What's in a restaurant? In this series, we ask chefs around the city to describe their restaurants in their own words and recommend three dishes that embody the best of what they offer. In this edition, we talk with Cristina and Jason Tofte of Tofte's Table in Waukesha.
331 Riverfront Plaza, Waukesha
"We’ve been together for almost 20 years, and married for 17," notes Cristina Tofte. "Since we’ve been together, when we go out to dinner, Jason always orders the food. It keeps coming and we’re sharing all of the dishes. It provokes conversation and interaction. We’re laughing. We’re trying each others plates, and it’s just a more full experience."
"So, we wanted that for our guests. For us, the shareable concept is really an opportunity for people to taste a variety of different things without necessarily committing to one particular dish. The food comes out as its prepared, so you can enjoy it in a leisurely way."
"We’re a place you can come to where you’ll find something for everyone," adds Chef Jason Tofte. "We have meatloaf. We have octopus. We have french fries. And fried chicken. But, there’s also blue crab and tuna tartare."
PHOTO: Mike Batzler
"I’m not a big molecular gastronomy guy. I’m a fan of the classics: braising, grilling and sautéing. We use tools like an immersion circulator; but, the point is really to help the ingredients speak for themselves. We’re not covering things in heavy sauces. And we’re cooking with the seasons."
"In terms of atmosphere, we wanted to keep it relaxed," he explains. "Service is attentive, but very casual. It’s as if you’re coming to dinner at our home. This space is simple, straightforward, clean. When you come in, it’s about you, the people you’re with and sharing a meal. The decor isn’t meant to distract you. It’s about being with other people and creating new memories on the basis of food."
"You’ll find yourself drinking out of mason jars," notes Cristina. "But you’ll also drink your wine from really beautiful glasses. Our roots are in fine dining, so we’re buying the best ingredients we can get. But, we’re incorporating that with the sense of family that’s really meaningful to us."
1. Duck confit "tostadas"
Duck confit, crispy wonton, shiitakes, bok choy, cilantro, sesame, tomatoes, hoisin sauce ($3).
"I love Latin American food, and I also really like duck. This dish brings both of those things together along with some Asian ingredients. So, it’s really a twist on the classic dish. Since we sell these by the piece, it makes a really nice little starter or just something you can order to round out your meal. I also have this really useful talent for getting people to like things they don’t think they like. So, if you think you don’t like duck, this could be the dish that changes your mind."
Grilled octopus, crusty bread, greens, shaved parmesan, lemon mustard vinaigrette ($10).
"Visually, I think octopus is really a cool ingredient," notes Jason. "And when I was designing the menu, I wanted an offering for someone who was a bit more of an adventurous eater. Another reason I chose it was because it presented a challenge for me. I’d never really tackled it before, and I wanted to give it a try. I worked on it for quite a while during the build-out for the restaurant and came up with a preparation I really love.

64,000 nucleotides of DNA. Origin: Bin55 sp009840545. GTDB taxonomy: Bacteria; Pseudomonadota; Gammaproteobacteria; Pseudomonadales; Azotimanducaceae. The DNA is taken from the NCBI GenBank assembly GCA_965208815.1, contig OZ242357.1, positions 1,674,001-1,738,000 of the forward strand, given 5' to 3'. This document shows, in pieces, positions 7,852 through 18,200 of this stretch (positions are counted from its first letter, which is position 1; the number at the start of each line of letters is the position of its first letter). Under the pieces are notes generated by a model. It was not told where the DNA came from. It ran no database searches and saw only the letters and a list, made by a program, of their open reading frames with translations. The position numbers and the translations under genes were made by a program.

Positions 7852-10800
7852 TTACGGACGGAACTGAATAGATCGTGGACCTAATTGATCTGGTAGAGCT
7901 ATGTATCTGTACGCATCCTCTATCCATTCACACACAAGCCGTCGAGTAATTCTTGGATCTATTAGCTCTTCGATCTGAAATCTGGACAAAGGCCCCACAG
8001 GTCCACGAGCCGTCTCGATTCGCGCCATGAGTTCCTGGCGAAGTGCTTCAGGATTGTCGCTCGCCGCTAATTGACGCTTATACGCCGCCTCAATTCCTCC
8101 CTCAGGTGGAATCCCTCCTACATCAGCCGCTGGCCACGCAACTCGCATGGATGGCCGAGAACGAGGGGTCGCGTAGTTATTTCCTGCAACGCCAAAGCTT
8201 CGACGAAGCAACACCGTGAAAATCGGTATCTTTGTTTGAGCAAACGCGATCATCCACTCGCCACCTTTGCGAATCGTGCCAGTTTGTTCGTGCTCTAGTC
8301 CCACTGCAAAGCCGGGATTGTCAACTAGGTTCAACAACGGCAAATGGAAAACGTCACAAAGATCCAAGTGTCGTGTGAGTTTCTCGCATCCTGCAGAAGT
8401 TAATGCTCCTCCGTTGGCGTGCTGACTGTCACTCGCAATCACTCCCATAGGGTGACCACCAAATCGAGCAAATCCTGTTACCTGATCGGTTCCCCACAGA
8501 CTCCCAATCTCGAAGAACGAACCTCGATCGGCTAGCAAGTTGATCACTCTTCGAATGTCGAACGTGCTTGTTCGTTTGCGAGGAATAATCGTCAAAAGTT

"First, we slow simmer the octopus for an hour to tenderize it. Then we cool it down and marinate it with lemon and herbs, and then we put it over a really hot grill to give it a really crispy char on the exterior and a really nice flavor. Another thing to note is that we don’t overdo the marinade, because you really want to be able to taste the octopus; it’s delicious. I’ll say, this was probably the biggest gamble I took on the menu here, but people really love it."
3. Braised short ribs
Braised short ribs, yukon mash, honey glazed carrots and radish, braising reduction ($18).
"The thing about short ribs … they’re a longtime favorite of mine. When people ask me what my last meal would be, this would be it. Braised meat is one of the best things there is. It’s so simple, but it’s also really easy to ruin if you don’t know what you’re doing. The reward, when you do it right, is this piece of meat that absolutely tender and juicy. And it has this really rich flavor that epitomizes what beef tastes like. Right now, this is our number one best-selling item, so it’s a staple. But, as the seasons change, we’ll probably change out the dish a bit. Right now, it’s root vegetables. But, in spring maybe we’ll do spring peas or ramps and lighten up the potatoes."
Tofte’s Table is open Tuesday through Thursday from 5 to 9 p.m. and Friday and Saturday from 5 to 10 p.m.
Lori is an avid cook whose accrual of condiments and spices is rivaled only by her cookbook collection. Her passion for the culinary industry was birthed while balancing A&W root beer mugs as a teenage carhop, fed by insatiable curiosity and fueled by the people whose stories entwine with each and every dish. She’s had the privilege of chronicling these tales via numerous media, including OnMilwaukee and in her book “Milwaukee Food.” Her work has garnered journalism awards from entities including the Milwaukee Press Club.
When she’s not eating, photographing food, writing or recording the FoodCrush podcast, you’ll find Lori seeking out adventures with her husband Paul, traveling, cooking, reading, learning, snuggling with her cats and looking for ways to make a difference.